ECDPM Great Insights magazine, Spring/Summer 2019 Special Edition (Volume 8, Issue 2 & 3).
For the first time since 1994, over 50% of citizens voted in the European elections which were held last month. Now that the results are in, the message is clear: European voters want change. ‘Green wave’ vs. ‘peak populism’ is how the Financial Times summarised the outcome. The two parties that for decades dominated EU politics – the christian democrats and socialists – no longer have a majority. Greens, pro-EU liberals but also anti-EU populists all gained ground. In Germany, the Greens came in second place while they reached a surprising third place in France. In Finland they had their best results ever. In total, green parties, with a political agenda focusing on environmental protection and socio-economic equality, will have 70 seats in the new European parliament, up from 51 in the last election. The liberal family will grow by 41 seats to a total of 100 MEPs. On the other hand, the far right, waving the Eurosceptic and anti-migration flag, will hold about 25% of the seats of the Parliament. While a smaller percentage than initially predicted it is still a strong result which reflects political dynamics in several big EU countries, especially Italy, France, Poland and the UK. The big question now is to what extent the far right parties will be able to work together within the European Parliament when what each party wants above all is to advance their own national interests.
The attention has now moved to the negotiations on who should get which top job in the EU institutions. A more fragmented Parliament, while perhaps more representative of current European political trends, will make it more difficult to reach an agreement on programme and personalities, with a game of three-dimensional chess being played by member states and the European Parliament in the coming months.
While all this is going on, as a group of European think tanks focusing on foreign policy and international cooperation, we felt the need to reflect on what these new trends mean and how Europe can adapt to the demand for change expressed by its citizens, while developing its global role. We asked our network of researchers based in Europe and outside, to share their thoughts on the direction European politics should take, looking at the EU from a national perspective. Each has written a letter to the new EU leadership. Based on what is happening in their respective countries, from Italy to India, from Poland to South Africa, from Finland to Japan, they suggest key actions for supporting sustainable development globally. The letters coming from EU member countries show a composite picture, of fears and nostalgia but also of new ideas and energy. The issues related to the quality of life, such as the environment or social justice must, according to our European authors, regain centrality within European policies, with clear commitments and financial resources. Populist parties cannot monopolise migration issues that more than ever need to be addressed at European level. This implies a European agreement on the Global Compact on migration, based on evidence and shared values. The Sustainable Development Goals (SDGs) are mentioned several times by our European authors, as a bold and transformative development agenda that still need to be mainstreamed within European policies and translated into concrete actions. The elections’ results also show the need to rebuild trust in the EU project by getting real feedback on EU policies and acting on it. Listening is not enough. Subsidiarity also means a strong Union that uses its local and regional authorities to get closer to its citizens.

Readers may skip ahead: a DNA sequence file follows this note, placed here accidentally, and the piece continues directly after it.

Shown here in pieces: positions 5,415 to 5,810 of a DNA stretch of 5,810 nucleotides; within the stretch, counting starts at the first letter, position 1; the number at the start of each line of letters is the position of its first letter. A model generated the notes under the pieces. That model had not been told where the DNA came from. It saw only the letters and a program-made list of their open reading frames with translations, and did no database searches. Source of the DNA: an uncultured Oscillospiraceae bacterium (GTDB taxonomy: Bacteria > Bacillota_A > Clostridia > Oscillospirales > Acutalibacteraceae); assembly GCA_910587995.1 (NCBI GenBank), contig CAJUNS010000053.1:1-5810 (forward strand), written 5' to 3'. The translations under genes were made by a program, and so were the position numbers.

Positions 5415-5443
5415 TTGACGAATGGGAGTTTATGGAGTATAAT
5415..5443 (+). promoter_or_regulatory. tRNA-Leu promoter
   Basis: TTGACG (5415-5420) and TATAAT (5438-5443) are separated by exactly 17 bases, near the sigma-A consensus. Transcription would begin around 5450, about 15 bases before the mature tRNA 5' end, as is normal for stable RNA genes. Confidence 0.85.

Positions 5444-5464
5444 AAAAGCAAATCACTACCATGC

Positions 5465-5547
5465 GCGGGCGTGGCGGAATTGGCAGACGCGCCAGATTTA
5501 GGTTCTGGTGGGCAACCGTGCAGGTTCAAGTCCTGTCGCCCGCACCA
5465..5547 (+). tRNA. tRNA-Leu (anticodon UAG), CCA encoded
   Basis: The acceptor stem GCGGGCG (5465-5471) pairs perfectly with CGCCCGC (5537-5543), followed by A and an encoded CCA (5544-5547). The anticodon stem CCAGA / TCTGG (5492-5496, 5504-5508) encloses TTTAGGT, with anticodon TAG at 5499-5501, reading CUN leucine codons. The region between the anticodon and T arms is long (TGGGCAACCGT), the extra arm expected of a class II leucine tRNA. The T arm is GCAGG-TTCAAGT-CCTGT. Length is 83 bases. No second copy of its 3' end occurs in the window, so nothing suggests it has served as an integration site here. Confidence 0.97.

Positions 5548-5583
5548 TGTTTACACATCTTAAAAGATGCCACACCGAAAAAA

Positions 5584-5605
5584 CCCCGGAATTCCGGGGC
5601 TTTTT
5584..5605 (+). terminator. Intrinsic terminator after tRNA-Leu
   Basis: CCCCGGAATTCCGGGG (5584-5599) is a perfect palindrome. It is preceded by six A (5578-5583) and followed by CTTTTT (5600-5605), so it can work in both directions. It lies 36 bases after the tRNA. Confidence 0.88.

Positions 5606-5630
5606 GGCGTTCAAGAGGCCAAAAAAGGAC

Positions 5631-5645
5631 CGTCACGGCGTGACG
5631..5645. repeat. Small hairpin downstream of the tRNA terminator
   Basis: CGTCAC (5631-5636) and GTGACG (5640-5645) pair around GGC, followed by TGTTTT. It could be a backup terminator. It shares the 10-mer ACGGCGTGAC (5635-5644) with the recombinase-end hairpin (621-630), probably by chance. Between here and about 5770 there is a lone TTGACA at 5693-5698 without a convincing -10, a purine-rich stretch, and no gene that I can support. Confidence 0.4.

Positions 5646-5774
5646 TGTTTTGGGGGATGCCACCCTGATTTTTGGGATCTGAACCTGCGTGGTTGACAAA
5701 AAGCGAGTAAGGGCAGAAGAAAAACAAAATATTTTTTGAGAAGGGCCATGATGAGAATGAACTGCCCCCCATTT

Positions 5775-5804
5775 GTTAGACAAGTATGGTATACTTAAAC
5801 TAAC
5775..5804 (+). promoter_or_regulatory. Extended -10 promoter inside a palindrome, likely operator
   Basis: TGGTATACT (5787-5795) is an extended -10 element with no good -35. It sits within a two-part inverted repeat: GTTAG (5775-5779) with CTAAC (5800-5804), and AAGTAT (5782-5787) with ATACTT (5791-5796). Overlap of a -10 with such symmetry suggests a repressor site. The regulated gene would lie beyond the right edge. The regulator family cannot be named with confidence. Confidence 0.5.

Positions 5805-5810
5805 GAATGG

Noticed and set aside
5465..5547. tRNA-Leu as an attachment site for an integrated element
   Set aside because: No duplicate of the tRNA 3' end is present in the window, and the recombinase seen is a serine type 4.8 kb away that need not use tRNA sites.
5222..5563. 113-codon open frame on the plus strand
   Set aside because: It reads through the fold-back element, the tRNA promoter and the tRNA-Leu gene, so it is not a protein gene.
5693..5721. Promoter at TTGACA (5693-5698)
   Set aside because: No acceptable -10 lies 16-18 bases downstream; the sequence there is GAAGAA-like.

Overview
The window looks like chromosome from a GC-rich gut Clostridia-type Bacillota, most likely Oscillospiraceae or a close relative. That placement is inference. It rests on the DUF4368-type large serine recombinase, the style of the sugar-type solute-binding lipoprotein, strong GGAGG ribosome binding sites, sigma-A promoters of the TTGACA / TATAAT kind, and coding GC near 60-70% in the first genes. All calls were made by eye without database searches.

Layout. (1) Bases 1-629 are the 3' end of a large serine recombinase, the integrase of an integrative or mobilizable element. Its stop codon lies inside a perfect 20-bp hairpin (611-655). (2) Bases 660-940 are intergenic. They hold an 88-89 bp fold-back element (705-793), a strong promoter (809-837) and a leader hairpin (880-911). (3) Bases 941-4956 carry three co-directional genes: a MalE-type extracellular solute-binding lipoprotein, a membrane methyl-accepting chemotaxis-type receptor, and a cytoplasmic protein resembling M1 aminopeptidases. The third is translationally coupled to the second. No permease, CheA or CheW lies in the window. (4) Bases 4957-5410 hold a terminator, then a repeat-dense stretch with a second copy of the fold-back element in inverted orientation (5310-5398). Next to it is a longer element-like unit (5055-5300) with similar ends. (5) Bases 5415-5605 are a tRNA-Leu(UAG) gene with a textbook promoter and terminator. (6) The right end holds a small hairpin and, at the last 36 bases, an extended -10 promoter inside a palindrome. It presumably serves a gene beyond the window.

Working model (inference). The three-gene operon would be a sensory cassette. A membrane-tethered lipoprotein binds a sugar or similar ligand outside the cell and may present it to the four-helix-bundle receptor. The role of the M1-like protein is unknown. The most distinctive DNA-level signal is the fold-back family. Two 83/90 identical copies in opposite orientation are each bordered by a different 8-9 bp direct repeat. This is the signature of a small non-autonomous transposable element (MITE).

If the letters from European States paint a continent in search of its own identity, authors from the world are frankly dismayed at all this navel-gazing. They still see Europe as a global champion of human rights and democracy, social economy – in a world where the rules-based order is challenged from all directions.
The ‘recipe’ for a stronger Europe seems to be in the Union’s commitment to face common global challenges such as terrorism, cyber-crime, inequalities and climate change. Africa is highlighted as a priority region for Europe, but our African authors agreed on the need to overcome the traditional donor-recipient approach and develop a true partnership with Africa, focusing on common projects and work, through incentives for joint programming. In the long run, Europeans would be wise to rethink their own role in the Indo-Pacific region – how to develop stronger ties with like-minded states in the region – India, Japan and South Korea.
Think Tanks have a big role to play in this changing EU political landscape, by challenging decision makers, offering a variety of views and filling the gap between scattered information, real needs and EU policy.
Giulia Maci, Guest Editor
and Virginia Mucchi, Executive editor of Great Insights